Value and Limits of Scientific Research: Past and Future R&D Budgets

Sunday, February 21, 2010: 1:30 PM-3:00 PM
Room 7B (San Diego Convention Center)
The Obama administration has redefined many aspects of our nation’s agenda on matters of science and technology (S&T) policy. In the past year alone, diminished federal funding for research has shifted to a renewed commitment to scientific research through increased investments via the stimulus package and a goal to increase U.S. research and development (R&D) investments to 3 percent of the gross domestic product. This focus on investing in R&D as a means to address national and global issues such as economic competitiveness, climate change, energy security, health research, and math and science education has raised the prominence of the critical role of our nation’s research enterprise. With that distinction, however, comes certain expectations. Can the S&T community deliver the knowledge, ideas, and solutions to the challenges that our nation and the world faces today? What impact will policy decisions have on the balance between basic and applied research and between scientific disciplines? This symposium will explore the future direction of U.S. S&T policy through the lens of the new administration’s R&D portfolio. Panelists will present the strategic perspective of the White House, assess the role that government agencies play in implementing that vision, and examine the perils of attaching short-term expectations with the long-term environment that is necessary for fundamental research.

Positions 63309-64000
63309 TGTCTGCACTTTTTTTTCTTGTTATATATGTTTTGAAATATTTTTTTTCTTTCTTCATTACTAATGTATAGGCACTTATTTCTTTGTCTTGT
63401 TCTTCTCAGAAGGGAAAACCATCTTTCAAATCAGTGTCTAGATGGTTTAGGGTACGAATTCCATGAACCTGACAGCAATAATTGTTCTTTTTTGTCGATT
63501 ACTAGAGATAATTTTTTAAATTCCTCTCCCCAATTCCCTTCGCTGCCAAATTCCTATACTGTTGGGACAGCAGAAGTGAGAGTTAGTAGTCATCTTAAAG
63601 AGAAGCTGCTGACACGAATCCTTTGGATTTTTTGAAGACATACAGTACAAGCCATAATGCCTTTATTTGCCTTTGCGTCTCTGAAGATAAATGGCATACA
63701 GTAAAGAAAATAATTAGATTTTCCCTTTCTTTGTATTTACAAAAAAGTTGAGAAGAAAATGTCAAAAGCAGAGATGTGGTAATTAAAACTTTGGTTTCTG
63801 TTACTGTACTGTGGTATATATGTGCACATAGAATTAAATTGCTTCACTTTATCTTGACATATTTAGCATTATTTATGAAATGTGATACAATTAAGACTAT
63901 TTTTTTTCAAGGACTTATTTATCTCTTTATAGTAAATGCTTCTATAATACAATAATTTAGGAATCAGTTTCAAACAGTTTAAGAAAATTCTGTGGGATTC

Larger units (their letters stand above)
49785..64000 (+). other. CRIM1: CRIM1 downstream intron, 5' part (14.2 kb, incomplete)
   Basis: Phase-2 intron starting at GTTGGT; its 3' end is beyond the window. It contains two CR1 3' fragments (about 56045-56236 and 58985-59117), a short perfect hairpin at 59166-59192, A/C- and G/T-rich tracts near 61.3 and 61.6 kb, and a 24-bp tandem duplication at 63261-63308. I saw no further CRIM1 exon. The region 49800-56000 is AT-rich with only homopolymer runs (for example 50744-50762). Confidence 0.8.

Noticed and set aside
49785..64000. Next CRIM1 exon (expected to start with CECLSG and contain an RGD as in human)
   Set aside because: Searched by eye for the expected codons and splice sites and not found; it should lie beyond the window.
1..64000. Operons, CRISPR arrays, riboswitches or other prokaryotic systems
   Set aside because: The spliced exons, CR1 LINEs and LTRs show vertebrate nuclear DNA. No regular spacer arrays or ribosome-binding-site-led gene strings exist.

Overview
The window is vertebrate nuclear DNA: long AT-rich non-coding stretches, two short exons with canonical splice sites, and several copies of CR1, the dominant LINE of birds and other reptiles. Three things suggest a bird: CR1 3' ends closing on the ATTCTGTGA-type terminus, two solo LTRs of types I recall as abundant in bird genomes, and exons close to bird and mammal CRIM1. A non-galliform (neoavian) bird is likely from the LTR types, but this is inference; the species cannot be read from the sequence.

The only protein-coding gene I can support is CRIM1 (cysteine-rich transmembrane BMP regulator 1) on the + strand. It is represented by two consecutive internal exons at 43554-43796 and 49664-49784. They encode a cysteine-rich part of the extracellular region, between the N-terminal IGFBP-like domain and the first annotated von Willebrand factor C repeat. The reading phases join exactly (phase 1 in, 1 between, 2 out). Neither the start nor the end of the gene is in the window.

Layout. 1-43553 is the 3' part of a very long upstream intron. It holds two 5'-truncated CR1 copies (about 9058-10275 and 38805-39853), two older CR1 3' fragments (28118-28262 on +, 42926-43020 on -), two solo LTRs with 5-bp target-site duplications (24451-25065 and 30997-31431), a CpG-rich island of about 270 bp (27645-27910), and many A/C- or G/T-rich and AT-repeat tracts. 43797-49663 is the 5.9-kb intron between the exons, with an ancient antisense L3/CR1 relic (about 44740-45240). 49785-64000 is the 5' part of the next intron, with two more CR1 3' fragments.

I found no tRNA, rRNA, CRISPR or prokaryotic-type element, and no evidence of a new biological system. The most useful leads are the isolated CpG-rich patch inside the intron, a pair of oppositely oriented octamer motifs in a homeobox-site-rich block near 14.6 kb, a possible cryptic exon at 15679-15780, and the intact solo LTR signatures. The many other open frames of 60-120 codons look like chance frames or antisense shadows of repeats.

Joanne P. Carney, AAAS Science and Policy Programs
Jennifer Poulakidas, Association of Public and Land-Grant Universities
and Tobin L. Smith, Association of American Universities
Jennifer Poulakidas, Association of Public and Land-Grant Universities
Tobin L. Smith, Association of American Universities

Kei Koizumi, Office of Science and Technology Policy, Executive Office of the President
S&T Policy in the White House
Stephen A. Merrill, National Academies
Economic Impact of Federal Research Investments
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